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Rumsfeld: 'Mission Complete' When Afghanistan Is Secure

By Linda D. Kozaryn
American Forces Press Service

WASHINGTON, Aug. 1, 2002 – Afghanistan is "an untidy place, but it's a lot tidier than it used to be," said Defense Secretary Donald Rumsfeld.

Much has been accomplished in Afghanistan , but the U.S.-led coalition mission won't be complete until security is restored at several levels, Rumsfeld told the Senate Armed Services Committee July 31.

There is security of the leaders who were elected by the loya jirga, because it's important for that government to survive and do its job, he said. There's security in the major cities and the ability of humanitarian workers to provide the needs of people.

"There's the problem of border security. They need border guards," he continued. "There's the problem of police. They need police. There's the task of dealing with the al Qaeda and the Taliban to see that they don't come back and attempt to reassert themselves.

"There are also potentially conflicts between factions within the country," he added. "There are also drug lords and people doing drug trafficking. There's also crime, normal crime."

Eventually, Rumsfeld said, the Afghan government would assume all these responsibilities. Right now, however, the transitional government doesn't have the ability to go after al Qaeda and Taliban forces without the cooperation of coalition forces.

The transitional government, however, is beginning to have some capability to start dealing with some security issues, Rumsfeld said. It remains to be seen how fast the civil side and the new Afghan National Army can take over some responsibilities.

"My goal is to have the Afghan government be successful and systematically, incrementally, begin to develop the kinds of institutions of government that they can take over these responsibilities," Rumsfeld said. "It's a difficult task, but we've got a lot of coalition countries trying to help, and I think that the work is under way."

Expanding the International Security Assistance Force would be "useful," Rumsfeld said, but no countries are stepping forward to do that.

"We've had a good deal of difficulty, first of all, recruiting the original group of countries to serve in the International Security Assistance Force," the secretary said. The British led the first rotation, and Turkey now leads the second. "Turkey leaves at the end of this year, and we're going to have to recruit a new successor for that."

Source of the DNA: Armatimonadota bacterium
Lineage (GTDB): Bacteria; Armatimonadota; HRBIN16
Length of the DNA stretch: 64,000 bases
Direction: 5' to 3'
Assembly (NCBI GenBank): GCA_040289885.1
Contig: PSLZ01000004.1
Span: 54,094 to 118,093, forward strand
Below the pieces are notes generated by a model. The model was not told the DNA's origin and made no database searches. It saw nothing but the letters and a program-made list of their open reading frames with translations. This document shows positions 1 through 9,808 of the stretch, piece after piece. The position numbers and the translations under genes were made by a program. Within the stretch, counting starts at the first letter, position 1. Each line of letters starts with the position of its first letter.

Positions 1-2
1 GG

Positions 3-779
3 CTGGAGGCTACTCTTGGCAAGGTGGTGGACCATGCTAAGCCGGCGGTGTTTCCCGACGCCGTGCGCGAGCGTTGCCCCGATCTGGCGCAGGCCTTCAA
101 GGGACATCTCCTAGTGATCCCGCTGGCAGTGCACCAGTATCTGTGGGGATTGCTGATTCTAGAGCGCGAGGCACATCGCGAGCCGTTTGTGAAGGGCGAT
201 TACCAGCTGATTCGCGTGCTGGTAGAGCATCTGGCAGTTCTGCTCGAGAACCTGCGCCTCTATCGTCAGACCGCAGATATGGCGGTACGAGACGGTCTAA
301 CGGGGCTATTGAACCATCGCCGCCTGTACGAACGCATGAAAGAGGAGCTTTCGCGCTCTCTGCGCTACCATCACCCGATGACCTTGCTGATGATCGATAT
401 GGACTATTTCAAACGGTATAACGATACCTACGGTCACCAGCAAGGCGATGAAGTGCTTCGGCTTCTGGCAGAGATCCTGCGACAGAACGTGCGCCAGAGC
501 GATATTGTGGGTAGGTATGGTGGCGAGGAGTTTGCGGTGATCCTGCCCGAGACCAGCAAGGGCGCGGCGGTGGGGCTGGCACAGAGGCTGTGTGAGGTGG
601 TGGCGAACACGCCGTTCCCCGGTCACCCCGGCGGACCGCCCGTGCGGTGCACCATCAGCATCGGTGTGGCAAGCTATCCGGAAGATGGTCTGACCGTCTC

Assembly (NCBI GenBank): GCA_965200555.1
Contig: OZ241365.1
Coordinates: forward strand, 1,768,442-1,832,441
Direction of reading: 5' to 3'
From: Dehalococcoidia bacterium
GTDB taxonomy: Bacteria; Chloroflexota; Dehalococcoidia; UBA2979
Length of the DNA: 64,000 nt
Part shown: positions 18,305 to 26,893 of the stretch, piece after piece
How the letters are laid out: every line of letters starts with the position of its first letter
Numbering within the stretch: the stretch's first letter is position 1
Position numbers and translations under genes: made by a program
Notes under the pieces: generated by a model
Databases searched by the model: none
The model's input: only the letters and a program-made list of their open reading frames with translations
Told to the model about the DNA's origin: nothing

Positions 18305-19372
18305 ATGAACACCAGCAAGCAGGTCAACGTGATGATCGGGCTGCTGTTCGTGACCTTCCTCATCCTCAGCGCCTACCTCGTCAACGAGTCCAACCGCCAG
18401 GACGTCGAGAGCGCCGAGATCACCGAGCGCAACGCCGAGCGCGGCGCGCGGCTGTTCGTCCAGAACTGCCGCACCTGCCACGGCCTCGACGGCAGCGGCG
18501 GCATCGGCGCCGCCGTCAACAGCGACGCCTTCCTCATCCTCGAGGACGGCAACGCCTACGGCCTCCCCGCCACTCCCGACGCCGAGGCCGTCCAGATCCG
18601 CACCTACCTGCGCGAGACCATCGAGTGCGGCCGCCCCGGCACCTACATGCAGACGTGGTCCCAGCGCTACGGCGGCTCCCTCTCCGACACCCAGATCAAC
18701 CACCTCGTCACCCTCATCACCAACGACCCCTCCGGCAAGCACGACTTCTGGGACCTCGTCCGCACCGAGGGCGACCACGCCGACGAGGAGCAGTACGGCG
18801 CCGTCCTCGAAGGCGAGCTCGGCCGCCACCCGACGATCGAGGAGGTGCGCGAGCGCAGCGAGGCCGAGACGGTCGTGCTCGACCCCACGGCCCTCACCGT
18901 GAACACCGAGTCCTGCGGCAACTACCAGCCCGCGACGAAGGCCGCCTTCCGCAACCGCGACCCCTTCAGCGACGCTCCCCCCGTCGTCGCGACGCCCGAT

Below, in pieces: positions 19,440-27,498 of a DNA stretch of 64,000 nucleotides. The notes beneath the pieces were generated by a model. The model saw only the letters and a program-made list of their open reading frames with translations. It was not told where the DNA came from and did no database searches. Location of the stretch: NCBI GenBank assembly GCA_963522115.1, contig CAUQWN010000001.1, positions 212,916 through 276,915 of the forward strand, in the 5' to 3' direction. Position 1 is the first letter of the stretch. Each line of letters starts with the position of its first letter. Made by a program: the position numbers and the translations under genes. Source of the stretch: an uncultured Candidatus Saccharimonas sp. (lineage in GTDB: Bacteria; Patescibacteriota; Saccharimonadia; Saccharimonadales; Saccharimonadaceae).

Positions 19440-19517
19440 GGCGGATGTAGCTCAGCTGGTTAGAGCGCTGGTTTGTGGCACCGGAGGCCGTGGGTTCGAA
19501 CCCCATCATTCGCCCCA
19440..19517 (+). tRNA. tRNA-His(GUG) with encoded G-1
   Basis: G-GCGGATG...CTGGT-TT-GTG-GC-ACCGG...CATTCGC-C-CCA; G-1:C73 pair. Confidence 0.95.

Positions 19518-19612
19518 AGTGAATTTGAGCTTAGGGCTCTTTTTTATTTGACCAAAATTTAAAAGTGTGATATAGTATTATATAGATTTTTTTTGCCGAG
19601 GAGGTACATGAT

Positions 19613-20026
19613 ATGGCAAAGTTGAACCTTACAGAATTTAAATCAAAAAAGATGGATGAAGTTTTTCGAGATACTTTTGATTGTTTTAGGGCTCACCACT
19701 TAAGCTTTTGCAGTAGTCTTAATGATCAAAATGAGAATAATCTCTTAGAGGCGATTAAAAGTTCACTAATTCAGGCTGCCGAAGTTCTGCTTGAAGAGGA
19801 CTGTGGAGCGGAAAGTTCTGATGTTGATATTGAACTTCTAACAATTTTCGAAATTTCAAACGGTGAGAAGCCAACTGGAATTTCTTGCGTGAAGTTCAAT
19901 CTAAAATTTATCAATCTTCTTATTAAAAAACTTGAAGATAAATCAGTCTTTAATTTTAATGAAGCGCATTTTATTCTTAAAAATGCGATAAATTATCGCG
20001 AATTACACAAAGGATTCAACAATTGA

The primary U.S. mission is to go after the al Qaeda and the Taliban, he said. An additional task is helping to support the ISAF with logistics, intelligence and communications and quick-reaction support, if necessary. Another task is helping to train the Afghan national army and raise money for it.

"And so we feel that our plate is pretty full, and it would be an inappropriate use of our forces to use them as additional International Security Assistance Force troops," Rumsfeld said. "We feel that trying to stop terrorists is our first priority, and our second priority is to support the existing ISAF, and our third priority is to try to train an Afghan national army."

By the end of December, U.S. military officials expect about 3,000 to 4,000 Afghan national soldiers will be trained, U.S. Army Gen. Tommy Franks told the committee. The U.S. Central Command chief said he expects that number to be about 8,000 soldiers by next summer and 13,000 by the end of 2003.

How long U.S. forces will conduct the training is a policy decision that will be made in the future, Franks said. "My suspicion is that we will begin to look at approaches to provide that training which may give relief to our uniformed people who are conducting that training now," he said.

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Related Sites:
Prepared Statement: Testimony of U.S. Secretary of Defense Donald H. Rumsfeld before the Senate Armed Services Committee on Progress in Afghanistan, July 31, 2002

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Rumsfeld, Franks Update Congress on Terror War Progress



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